Despite high hopes, Teachers' union talks with treasury ended Sunday evening without result.
Secondary School Teachers Union head Ran Erez, Education Minister Yuli Tamir and a treasury official resumed talks with the mediation of Ofer Eini, the chairman of Histadrut labor federation.
Erez said that the deal fell through because the Finance Ministry refuses to cut down on the number of student per class.
On the other hand, government officials said that Erez was looking for the talks too fail and that Erez apparently is interested in dragging out the strike.
Hopes had been high following the teachers' union held a mass rally on Saturday evening at Tel Aviv's Rabin Square to protest the impasse in talks with the government over education reforms.
Eini told Army Radio before the talks that he hoped the strike could be brought to an end following the day's negotiations.
Education Ministry and treasury officials said that the talks with the teachers are likely to lead to the end of the strike in a day or two. An Education Ministry official said that "we only have to wait until Erez's euphoria following the rally fades."
Tamir said Saturday that she hoped that "after the demonstration, the teachers will be willing to sit and talk about concrete solutions."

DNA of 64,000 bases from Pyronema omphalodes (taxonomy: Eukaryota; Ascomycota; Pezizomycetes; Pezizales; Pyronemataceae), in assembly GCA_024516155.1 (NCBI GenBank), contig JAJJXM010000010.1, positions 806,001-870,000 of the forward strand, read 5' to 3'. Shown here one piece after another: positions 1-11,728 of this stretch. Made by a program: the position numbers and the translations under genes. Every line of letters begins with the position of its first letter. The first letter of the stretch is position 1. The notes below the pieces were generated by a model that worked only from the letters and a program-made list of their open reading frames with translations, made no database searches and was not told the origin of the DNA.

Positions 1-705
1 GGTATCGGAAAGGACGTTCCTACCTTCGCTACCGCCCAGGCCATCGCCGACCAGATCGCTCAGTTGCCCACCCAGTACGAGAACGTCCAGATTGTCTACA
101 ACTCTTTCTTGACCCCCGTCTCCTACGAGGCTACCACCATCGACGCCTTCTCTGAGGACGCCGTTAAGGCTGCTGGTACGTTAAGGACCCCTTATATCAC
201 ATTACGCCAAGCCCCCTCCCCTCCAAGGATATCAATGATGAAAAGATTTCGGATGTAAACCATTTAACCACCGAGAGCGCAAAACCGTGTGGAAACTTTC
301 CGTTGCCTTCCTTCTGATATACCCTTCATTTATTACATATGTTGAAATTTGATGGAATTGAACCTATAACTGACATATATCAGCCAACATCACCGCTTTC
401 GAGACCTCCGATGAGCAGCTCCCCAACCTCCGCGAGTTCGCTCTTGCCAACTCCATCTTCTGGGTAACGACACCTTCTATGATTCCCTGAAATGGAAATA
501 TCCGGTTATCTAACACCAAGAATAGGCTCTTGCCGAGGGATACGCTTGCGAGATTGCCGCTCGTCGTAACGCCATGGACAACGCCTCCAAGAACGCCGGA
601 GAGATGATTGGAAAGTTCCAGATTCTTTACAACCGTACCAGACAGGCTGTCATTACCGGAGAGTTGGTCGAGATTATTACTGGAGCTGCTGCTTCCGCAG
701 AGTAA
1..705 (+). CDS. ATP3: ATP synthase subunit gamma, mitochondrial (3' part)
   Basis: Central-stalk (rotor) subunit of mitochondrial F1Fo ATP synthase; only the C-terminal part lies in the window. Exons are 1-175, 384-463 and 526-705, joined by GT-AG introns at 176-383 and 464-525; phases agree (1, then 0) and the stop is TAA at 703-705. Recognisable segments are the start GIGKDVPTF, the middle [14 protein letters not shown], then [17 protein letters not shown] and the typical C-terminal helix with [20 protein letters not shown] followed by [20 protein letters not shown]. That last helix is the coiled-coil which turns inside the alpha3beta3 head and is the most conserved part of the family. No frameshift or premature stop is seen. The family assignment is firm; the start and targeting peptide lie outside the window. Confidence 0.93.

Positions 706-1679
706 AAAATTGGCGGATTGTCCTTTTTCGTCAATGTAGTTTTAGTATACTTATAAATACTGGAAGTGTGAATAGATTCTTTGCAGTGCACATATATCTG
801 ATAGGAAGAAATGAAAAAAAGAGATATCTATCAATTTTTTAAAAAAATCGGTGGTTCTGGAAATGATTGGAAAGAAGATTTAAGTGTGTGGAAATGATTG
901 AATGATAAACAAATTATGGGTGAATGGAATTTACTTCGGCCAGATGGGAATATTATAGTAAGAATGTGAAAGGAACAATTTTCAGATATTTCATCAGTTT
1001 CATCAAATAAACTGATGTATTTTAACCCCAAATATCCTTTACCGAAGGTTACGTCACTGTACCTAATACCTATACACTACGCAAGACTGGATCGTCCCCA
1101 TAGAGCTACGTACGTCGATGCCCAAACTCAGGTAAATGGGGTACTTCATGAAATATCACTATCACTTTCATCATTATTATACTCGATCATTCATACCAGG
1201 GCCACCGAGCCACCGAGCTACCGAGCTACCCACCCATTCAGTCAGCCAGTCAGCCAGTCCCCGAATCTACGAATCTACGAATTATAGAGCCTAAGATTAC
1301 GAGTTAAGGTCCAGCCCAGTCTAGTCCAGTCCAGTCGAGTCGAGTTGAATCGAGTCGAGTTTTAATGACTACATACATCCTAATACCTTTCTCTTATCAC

"Undoubtedly, most protesters want to see an increased investment in education, but also see pupils return to school," she said.
PM to striking teachers: Resume talks and stop the dramaPrime Minister Ehud Olmert on Sunday called on the Secondary School Teachers' Union to resume negotiations and end their strike.
"I urge the Teachers' Union to go back to the negotiation table and call off all the drama," Olmert said during an inauguration ceremony of an advanced technology park in Be'er Sheva.
"With all due respect, there is no reason why the union head should meet with the prime minister in person," he said. "The finance and education ministers have my full backing in carrying out the negotiations and reaching an agreement. The teachers must take part in our plan to reform the education system and make it better. The strike is uncalled for."
High school teachers have been on strike for over a month with no end in sight as the two sides are at loggerheads over the size of the increase in teachers' salary and its distribution.
He said that the government does not stir confrontation with the teachers, but rather respects them. "I know how difficult it is to be a teacher and value every teacher for his efforts," he said.
"For many years, underinvestment has led to poor resources and low wages. This should also be tackled, but decades of negligence cannot be made up for overnight. We will make an effort, but the teachers could and should take part."
Labor MK Avishay Braverman, the former president of Be'er Sheva's Ben Gurion University, also spoke at the ceremony. "[Former prime minister David] Ben Gurion knew that the future is in education, science, technology and the Negev." Braverman called on Olmert to reduce bureaucracy so that resources could be allocated to meet these ends.
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